Jane Goodall Center

History of the Jane Goodall Center

The Jane Goodall Center, founded on the campus of WCSU nearly twenty years ago, has collaborated tirelessly with the university on many levels. The Jane Goodall Symposium, an annual event for over a decade, brought Dr. Goodall to campus and allowed her an opportunity to interact with academic, environmental and business leaders as well as the community-at-large. These forums provided a chance to raise awareness regarding a wide range of topics of local, national and international concern, including biology, ecology and human culture. The JGC continues to thrive due to the support of WCSU and our community as each has been an invaluable resource to us in accomplishing our goals.

As part of, and in addition to Dr. Goodall’s symposia, the JGC has hosted regular public talks with participation from a variety of noted individuals, including folk singer, environmentalist and activist Pete Seeger; chimp videographer Bill Wallauer, permaculture guru Ryan Harb; ethnobotantist Mark Plotkin; as well as tropical and conservation biologist Dr. Thomas Lovejoy. Fabien Cousteau, filmmaker, oceanographic explorer and grandson of Jacques Cousteau, is the JGC’s first scheduled speaker for the upcoming 2013-2014 school year.

The Center also fosters service learning projects for students throughout the community by reaching out to help with after school programs, animal shelters, the Women’s Center of Greater Danbury, nursing homes, food pantries and soup kitchens.

In 2005, WCSU was established as The National Center for University Roots & Shoots by the Jane Goodall Institute and was the first of its kind in the U.S. From 2005-2012, the Roots and Shoots office at WCSU served as a regional and national center of excellence that trained university students, faculty and administrators to develop programs for K-12 and college students in local, regional and global conservation.  Two notable programs grew out of this satellite office of the Jane Goodall Institute as well: The Roots & Shoots Summits and The Youth Leadership Initiative. Through the efforts of many WCSU faculty members, including Dr. Rick Asselta and Dr. Howard Russock, along with help from national JGI staff members Grace Felten and Shawn Sweeney, the Roots & Shoots program grew from a mere handful to nearly 150 clubs today all around the globe.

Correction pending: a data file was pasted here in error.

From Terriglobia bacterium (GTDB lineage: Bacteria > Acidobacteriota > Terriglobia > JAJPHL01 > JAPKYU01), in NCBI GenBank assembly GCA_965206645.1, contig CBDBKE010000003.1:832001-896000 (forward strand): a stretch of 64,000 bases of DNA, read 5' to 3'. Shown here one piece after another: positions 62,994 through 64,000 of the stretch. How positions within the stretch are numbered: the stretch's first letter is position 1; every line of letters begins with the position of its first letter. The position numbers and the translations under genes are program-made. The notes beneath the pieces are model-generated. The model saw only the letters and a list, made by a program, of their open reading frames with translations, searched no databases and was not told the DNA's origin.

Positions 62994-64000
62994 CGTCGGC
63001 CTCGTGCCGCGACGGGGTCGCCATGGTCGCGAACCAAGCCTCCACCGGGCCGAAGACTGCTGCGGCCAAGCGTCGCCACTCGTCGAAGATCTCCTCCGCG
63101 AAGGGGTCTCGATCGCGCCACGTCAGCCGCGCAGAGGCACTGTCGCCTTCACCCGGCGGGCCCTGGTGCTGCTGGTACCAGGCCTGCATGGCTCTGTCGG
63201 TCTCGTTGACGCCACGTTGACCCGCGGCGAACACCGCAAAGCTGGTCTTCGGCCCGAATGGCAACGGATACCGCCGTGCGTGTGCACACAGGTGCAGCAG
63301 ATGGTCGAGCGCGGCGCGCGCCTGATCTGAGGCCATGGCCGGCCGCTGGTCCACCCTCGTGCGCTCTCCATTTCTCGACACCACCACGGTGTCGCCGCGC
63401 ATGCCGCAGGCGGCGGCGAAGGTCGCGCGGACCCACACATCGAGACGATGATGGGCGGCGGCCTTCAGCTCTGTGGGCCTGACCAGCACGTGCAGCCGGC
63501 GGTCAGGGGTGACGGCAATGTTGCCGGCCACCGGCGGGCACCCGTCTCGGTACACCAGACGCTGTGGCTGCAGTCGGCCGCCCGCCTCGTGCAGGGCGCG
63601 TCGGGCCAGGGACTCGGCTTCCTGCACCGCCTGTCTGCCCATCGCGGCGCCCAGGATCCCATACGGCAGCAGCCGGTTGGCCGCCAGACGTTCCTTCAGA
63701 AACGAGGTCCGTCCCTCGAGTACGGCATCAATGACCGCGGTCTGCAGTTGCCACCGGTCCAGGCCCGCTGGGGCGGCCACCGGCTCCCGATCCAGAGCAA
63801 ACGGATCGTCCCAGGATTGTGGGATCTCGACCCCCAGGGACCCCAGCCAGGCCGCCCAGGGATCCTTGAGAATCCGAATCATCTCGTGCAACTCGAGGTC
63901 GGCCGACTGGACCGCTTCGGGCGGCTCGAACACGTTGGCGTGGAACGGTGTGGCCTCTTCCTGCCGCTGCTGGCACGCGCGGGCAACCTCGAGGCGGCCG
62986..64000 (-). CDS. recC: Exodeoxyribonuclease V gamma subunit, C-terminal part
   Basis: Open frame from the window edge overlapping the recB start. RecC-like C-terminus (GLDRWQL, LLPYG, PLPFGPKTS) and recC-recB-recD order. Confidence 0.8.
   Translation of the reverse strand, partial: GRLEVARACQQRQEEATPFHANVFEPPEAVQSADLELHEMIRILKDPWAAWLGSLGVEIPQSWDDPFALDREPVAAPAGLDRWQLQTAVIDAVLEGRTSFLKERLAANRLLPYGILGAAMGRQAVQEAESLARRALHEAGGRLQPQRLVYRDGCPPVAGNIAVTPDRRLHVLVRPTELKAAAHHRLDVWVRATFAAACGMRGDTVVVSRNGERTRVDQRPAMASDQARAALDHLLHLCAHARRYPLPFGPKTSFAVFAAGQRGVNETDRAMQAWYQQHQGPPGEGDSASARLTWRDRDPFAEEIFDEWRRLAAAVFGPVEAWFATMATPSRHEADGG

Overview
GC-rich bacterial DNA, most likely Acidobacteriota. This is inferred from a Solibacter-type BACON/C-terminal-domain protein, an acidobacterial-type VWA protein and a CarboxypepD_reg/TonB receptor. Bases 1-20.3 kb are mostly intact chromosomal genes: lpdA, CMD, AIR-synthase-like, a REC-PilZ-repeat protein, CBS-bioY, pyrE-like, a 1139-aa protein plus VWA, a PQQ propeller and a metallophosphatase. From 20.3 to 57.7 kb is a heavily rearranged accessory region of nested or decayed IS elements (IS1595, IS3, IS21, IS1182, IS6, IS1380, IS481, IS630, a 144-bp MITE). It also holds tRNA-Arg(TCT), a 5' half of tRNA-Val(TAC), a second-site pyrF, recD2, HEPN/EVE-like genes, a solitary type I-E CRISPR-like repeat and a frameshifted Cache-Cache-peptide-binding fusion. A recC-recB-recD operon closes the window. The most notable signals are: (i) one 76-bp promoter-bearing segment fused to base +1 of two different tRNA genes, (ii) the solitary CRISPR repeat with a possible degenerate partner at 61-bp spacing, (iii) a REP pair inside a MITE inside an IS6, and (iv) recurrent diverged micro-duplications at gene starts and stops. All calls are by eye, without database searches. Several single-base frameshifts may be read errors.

The international headquarters for Roots & Shoots is now located at the Jane Goodall Institute headquarters in Washington, D.C., but with steady support from the university, WCSU maintains a very active group that works closely with other clubs throughout the Northeast. Animal Week, International Peace Day, and Earth Day activities are yearly events and our R & S students attend leadership and educational conferences annually. Roots & Shoots has earned kudos, most notably, “Best New Club” and “Most Active Club” honors awarded by the Student Government Association, thanks in large part to the enthusiasm of former Faculty Advisor Dr. Bethany Morrison.

The Jane Goodall Center has established an ambitious and active agenda for the next five years. We are in need of your support to accomplish our many plans and projects:

  1. Design and plant a large ecologically sound garden that will supply food to student cafeterias as well as local soup kitchens and food pantries;
  2. Teach students, through overseeing the garden, about getting “dirty,” going green, disconnecting from technology and learning a skill that will feed the community;
  3. Sponsor visits by well-known speakers to shine a spotlight on global, environmental and humanitarian problems, who will also teach us ways to solve those problems;
  4. Collaborate with Roots & Shoots club members on fundraising for charities, special events and symposia;
  5. Welcome Dr. Jane Goodall for periodic visits to WCSU;
  6. Secure grant funding for the many exciting & educational programs, speakers and classes that promote the mission of the Jane Goodall Center for Environmental Excellence at WCSU.